We discuss Corporate Dining with Marina at Facebook
Whether you are a student, new grad, employee or an employer, if you have not heard of Corporate Dining (which I have to confess was new to me until quite recently) you need to read this and understand what an awesome opportunity it is.
New ideas to motivate, retain and keep employees healthy are becoming main stream and essential in today’s competitive market to attract and retain talent, organizations that offer little to nothing in the way of wellness, to the emerging workforce–made up of health conscious millennials–will be deemed old fashioned and undesirable.
Don’t assume this is all about benefiting the employee, research shows that these steps to promote good health and increase morale translate to less absenteeism, increased production and reduction in health care costs. There’s tons of research based evidence to prove these programs are a win-win!
To some, they are a win-win-WIN. As a member of the food industry, focused on attracting young people to look at the amazing and meaningful variety of career options available–employers and employees benefit–but a whole new avenue for people interested to pursue a career in food has opened up, and the growth and popularity is undeniable.
We spoke with Marina Chan at Facebook to learn more about Corporate Dining;
Can you tell us about Corporate Dining?
So corporate dining is fascinating. We’re talking hundreds of pounds of high quality food produced every day. We work with local organic produce and products and produce 98% of what we serve in house. Our teams rock out an awesome 30,000 meals each day just at our HQ in California.
Where will we see this trend emerging?
Right now specifically in the hot tech areas such as Silicon Valley, Seattle and Austin. Many companies are starting to offer free or reduced cost meals to employees as a perk.
Why do you think Corporate Dining is growing in popularity?
I think lots of companies are competing for top talent and the pool is small so by offering perks like on site free dining or reduced cost it draws potential candidates to that company. As we see these companies growing in size so does the culinary team.
Tell is about your role as a culinary recruiter working at the Facebook campus?
So I am employed with Flagship Facility Services which is the premier culinary services vendor for Facebook. I do a little bit of everything in my role from interviews, to job fairs, interacting with local culinary programs and giving motivational speeches to culinary students. Â I love my job and I appreciate it even more because of where I came from to get where I am today.
What are the biggest challenges you face when recruiting?
My biggest challenge has been the lack of qualified candidates available in the area. All the tech companies in Silicon Valley are competing for the same talent so you really have to act quick and stay competitive in this market. I also find that it’s a big challenge to find culinary grads that have the level of skill we are looking for. You really need to be well rounded in knife skills, international cuisine as well as having good people skills.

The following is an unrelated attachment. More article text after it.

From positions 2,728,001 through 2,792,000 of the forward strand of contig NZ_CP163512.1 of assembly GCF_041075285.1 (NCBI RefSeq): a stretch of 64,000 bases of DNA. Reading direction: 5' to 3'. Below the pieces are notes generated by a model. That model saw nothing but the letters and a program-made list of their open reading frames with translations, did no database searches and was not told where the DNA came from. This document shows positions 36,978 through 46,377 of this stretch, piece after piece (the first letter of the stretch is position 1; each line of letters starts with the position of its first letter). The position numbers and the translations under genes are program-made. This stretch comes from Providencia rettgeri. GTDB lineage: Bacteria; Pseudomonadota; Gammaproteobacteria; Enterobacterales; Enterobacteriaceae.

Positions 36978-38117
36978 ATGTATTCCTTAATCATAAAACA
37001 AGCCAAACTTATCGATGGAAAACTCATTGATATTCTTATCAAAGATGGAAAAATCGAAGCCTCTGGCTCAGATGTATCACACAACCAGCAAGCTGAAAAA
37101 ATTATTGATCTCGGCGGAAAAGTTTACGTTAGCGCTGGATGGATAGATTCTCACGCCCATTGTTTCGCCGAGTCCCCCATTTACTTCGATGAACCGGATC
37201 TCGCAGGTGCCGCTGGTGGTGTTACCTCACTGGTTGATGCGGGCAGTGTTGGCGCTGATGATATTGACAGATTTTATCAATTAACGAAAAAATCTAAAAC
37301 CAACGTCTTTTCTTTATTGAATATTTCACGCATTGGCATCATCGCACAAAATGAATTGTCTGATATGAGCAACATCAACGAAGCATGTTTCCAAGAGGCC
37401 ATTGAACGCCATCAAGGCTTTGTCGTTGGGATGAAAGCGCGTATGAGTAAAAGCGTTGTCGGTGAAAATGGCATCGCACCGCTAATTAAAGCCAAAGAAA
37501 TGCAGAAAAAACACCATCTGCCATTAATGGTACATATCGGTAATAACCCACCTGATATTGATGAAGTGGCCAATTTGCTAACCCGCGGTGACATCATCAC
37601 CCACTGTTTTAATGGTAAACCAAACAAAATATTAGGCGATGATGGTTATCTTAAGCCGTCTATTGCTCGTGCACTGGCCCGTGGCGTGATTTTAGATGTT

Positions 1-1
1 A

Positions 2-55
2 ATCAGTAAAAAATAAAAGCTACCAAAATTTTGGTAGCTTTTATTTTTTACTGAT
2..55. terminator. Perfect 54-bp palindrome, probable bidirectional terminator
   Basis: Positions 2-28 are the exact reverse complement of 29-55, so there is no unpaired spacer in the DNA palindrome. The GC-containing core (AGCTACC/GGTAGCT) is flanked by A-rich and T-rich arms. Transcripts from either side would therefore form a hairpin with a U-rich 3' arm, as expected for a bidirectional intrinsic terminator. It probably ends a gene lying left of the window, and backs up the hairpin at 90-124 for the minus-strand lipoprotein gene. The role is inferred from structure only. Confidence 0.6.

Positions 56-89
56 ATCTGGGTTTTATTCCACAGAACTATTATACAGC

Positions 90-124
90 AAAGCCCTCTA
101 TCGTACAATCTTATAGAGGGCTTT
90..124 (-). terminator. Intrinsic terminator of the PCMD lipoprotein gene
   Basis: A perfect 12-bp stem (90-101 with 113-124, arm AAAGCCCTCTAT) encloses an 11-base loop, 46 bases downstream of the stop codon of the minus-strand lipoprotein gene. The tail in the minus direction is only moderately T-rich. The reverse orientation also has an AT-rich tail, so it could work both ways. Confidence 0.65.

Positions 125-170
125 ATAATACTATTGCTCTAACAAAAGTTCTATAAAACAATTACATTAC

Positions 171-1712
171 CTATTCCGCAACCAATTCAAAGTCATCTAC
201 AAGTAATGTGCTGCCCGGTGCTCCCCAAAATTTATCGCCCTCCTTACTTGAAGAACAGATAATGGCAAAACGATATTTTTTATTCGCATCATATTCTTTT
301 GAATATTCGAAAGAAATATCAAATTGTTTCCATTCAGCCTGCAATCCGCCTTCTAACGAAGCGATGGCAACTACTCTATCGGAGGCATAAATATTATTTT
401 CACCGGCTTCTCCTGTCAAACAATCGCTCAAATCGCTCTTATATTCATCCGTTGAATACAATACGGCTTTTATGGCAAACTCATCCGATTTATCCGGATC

Why would someone want to work in your team?
Growth and knowledge. Our company grows and promotes employees from within. Most people in restaurants usually have to wait till the chef or sous chef leaves before they can be promoted. Here that’s not the case. Because we are in a corporate setting our employees get a great amount of benefits and perks that you will not find in restaurants. Another great draw for a lot of people is that they will get the exposure to many different types of cuisines with a daily changing menu.
It is a global issue, but young people seem to be unaware of the opportunities available to them with regards to careers in food, resulting in a lack of qualified and skilled candidates. Why do you think this is?
I think a lot has to do with the schools. 6 years ago when I stated culinary school the rep told me you will graduate as a chef. I hate to pop anyone’s bubble but that is far from the truth. I think setting a realistic expectation when entering a program is much better. Letting them know that they will need to work their way up. I think also a lack of higher educational schools offering formal training at higher levels of education is lacking as well. If more Universities offered classes in Hospitality Management or Culinary Operations we would see more awareness and training on the back end that takes most people years of hands on training to achieve this knowledge.
What do you think we (the industry) can do to attract more people to pursue a career in food?
I think by offering educational programs at universities would be a start, continual training and development. A lot of people are turned away from this industry because they feel that anyone can do it. Most of these people want to express themselves creatively but also want the higher educational aspect of it (technical skills/qualifications).
Watch this YouTube presentation; you can get a real ‘taste’ of what corporate dining looks like on campus at Facebook.
Do you think Corporate Dining is something you would like to explore? As an employer, could you see your organization adopting this ‘perk’ to attract talent?
Students/Grads: Create your FREE profile to ‘get found’ by employers, access skill development & training, advice from industry pros, apply to jobs to start your career and join a niche food & beverage community, the future of the food industry
Employers: Learn how a subscription to FoodGrads can benefit your organization, unlimited job posting, on-boarding program, branding, a small investment for a big future!
College/Universities: Learn how a subscription to FoodGrads can benefit you. Engage your students and bring attention to your programs.